So, you decided to try to make a website from scratch. Excellent!

It’s not overly obvious how to do it, but it is the lowest cost way to do it, and you get more of an understanding of how to maintain your website along with understanding a little about how it works.

It may take about an hour or two before your website is running, though perhaps less time.

 

Three basic concepts to help you understand what you need for a website:

  • Web Host
  • Domain Name
  • Content Management System

What is a Web Host?

Generally, a web-host is a company that rents you space on their powerful internet-connected computers (called web servers). You generally rent space by the Gigabyte and/or traffic you can handle, though some web-hosts controversially claim they give you unlimited space and traffic. (traffic can be referred to as bandwidth)

Going through a web-host to host your website is almost always much much cheaper then hosting your website on your home computer in your house or hosting it on-site on a ten thousand dollar server in your business’s brick and mortar building. Web-hosts have the speed, often security, space, personnel, and technical expertise for a few dollars a month starting.

Usually people or businesses place websites on web-host companies web servers, though you can place any manner of data on them, from images, videos, applications, or any other file types.

There are thousands of web-hosts out there. Many of them are ‘actual’ web-hosts that really do have powerful web servers in one or more physical buildings, while even more are small companies that just resell these ‘actual’ web-host’s accounts and don’t have any physical hardware presence. These resellers rely on the ‘actual’ web-hosts to fix hardware or configuration problems which usually results in a lag in response time because of the reseller relaying your concerns to the ‘actual’ web-host.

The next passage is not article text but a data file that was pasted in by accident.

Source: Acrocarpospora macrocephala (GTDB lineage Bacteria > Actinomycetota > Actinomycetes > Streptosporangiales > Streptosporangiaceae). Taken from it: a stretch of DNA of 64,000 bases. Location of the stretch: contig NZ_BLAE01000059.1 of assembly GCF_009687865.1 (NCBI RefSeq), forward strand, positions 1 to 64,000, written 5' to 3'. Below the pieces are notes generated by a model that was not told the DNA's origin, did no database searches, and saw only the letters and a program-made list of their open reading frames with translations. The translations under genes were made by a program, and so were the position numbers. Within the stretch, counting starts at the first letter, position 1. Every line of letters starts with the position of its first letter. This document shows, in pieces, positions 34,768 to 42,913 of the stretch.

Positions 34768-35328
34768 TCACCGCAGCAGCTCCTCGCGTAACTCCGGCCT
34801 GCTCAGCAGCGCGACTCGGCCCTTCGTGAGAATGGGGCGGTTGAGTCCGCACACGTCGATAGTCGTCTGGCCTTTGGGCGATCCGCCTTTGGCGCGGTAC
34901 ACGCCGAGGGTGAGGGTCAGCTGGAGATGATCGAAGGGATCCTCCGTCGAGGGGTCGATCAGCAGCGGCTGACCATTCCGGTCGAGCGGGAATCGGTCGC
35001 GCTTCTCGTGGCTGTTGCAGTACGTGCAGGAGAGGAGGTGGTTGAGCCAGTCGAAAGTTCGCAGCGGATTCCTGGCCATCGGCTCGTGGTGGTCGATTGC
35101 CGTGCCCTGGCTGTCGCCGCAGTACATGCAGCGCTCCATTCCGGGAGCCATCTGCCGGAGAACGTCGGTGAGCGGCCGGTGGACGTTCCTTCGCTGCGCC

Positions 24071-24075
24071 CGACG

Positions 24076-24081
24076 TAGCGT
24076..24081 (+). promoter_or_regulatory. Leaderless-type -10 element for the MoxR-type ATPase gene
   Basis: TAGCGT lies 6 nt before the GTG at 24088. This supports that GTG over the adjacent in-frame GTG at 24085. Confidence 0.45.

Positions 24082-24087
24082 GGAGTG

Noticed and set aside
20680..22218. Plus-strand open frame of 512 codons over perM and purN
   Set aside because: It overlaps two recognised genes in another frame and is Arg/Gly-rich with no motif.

We always recommend to go straight to the real webhosts instead of using resellers (resellers who don’t add more value then the ‘actual’ web-host are true middlemen which may add to your webhosting bill too). And this can be fairly difficult to know who is real and who are resellers.

Not to mention that almost none of these ‘actual’ webhost’s use sustainable energy technology, but we’ll save that conversation for the another step of which we’ll help you out.

Solar Powered Webhost Facility (AISO.net)

Traditional Web Host (LiquidWeb)

What it might look like in a Web-host’s Data Center, where your Website is stored (LiquidWeb)

What is a Domain Name?

A domain name in our context is the name of your website address- meaning that for our webpage that you’re reading right now, “earthpager.org” is our domain name.

A domain name is purchased though a company called a ‘domain name registrar’ who is accredited by a special domain name registry, maintained and operated by the Internet Assigned Numbers Authority.

Domain Registry Process (ICANN)

Basically, a ‘domain name registrar’ is approved to sell a website name to you and is obliged to transfer that name to any number of hundreds of other domain name registrars if you so choose, but the name should always stay with you unless you stop paying for it as per contract.